Stone Country Review

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Bouldering in Scotland by Stone Country Press is the follow-up to the first edition of Stone Country – Bouldering in Scotland. Four years on, the new book has all the maturity you expect in both content and format.

Nigel on the Jawa boulder, the Trossachs. (Stone Country Press)

The content of the new book differs in format to the last in that it is a dedicated guide, philosophy and words taking their place in the previous publication Stone Play (see Stone Play Review). I am not favouring either format, but on the practical side it has freed up a lot of space for new high-quality content and keeps the size and weight of the book down. If you still want to impress your non-climbing friends with the spiritual philosophies of climbing you will need a copy of Stone Play for the coffee table.

The new book contains new and revised information on venues across Scotland. Some new venues listed include Boltsheugh, Cammachmore, Clashfarquhar, Brin Rock, Cullen Caves, Glen Ogle, Coilessan, Glencoe, Glen Etive, Ardgour, Ardnamurchan and many, many others. The revisions are pretty major. Other than existing problem names and grades the content is far more extensive than the original listings with fresh topos, venue and problem descriptions.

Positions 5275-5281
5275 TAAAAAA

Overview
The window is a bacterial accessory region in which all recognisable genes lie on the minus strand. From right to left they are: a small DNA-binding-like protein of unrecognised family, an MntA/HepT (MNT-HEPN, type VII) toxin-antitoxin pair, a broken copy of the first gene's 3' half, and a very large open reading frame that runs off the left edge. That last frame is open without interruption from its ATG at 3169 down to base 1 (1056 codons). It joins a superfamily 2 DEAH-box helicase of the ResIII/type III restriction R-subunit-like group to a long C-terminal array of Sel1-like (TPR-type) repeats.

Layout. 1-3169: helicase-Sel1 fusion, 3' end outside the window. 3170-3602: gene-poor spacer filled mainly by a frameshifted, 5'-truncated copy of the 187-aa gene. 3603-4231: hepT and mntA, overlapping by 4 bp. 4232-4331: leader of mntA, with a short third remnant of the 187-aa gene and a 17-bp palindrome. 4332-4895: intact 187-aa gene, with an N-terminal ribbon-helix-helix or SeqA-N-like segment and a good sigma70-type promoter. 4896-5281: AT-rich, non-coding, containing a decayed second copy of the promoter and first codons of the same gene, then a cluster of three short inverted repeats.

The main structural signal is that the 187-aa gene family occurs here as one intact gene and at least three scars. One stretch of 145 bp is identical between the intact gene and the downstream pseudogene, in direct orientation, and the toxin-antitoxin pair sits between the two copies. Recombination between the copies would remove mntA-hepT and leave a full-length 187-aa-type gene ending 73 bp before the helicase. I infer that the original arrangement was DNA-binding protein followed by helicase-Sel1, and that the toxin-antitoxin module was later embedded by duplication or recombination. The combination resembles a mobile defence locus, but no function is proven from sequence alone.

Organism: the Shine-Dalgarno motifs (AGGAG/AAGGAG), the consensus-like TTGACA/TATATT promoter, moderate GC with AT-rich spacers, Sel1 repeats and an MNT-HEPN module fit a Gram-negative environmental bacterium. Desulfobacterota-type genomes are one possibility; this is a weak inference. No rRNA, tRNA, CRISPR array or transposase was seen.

Alan Cassidy keeping body tension on Precious, Glen Croe. (Stone Country Press)

The format of the new book is up to scratch with any modern guide. Areas are colour-coded throughout the book for quick reference from the spine. Individual area pages can be referenced from the inside cover which also serves well as a page-marker. Each area is introduced individually with venues listed on an area map and via a short description.

Diesel Canary Sit Start, Lost Valley, Glen Coe. (Stone Country Press)

Individual venues include lots of fine photography as well as practical grid references, introductions and approach notes, before diving into a listing of the problems by name, grade and a short description. A tick-box is included for each problem, yet I can never bring myself to tarnish such modern glossy books. Another notable inclusion is a circuit listing for Dumbarton in a Fontainebleau style, helpful for navigating around all the unfortunate multi-coloured graffiti on these fine boulders. The only omission I have found is that projects are no longer listed on the topos - which I liked, personally.

Sample page from Loch Lomond East intro. (Stone Country Press)

Bouldering in Scotland does Scotland proud. In place of the old edition it offers completely revised and improved content meticulously researched by its authors in a clean, friendly and colourful format.

The book can be purchased through Cordee, or see the Stone Country website for more details. The book is also being marketed with Elements, the new film by Pete Murray, which captures the spirit of bouldering in Scotland. It is also worth taking a look at some of the exerpts from Bouldering in Scotland that are freely available on the Stone Country website.

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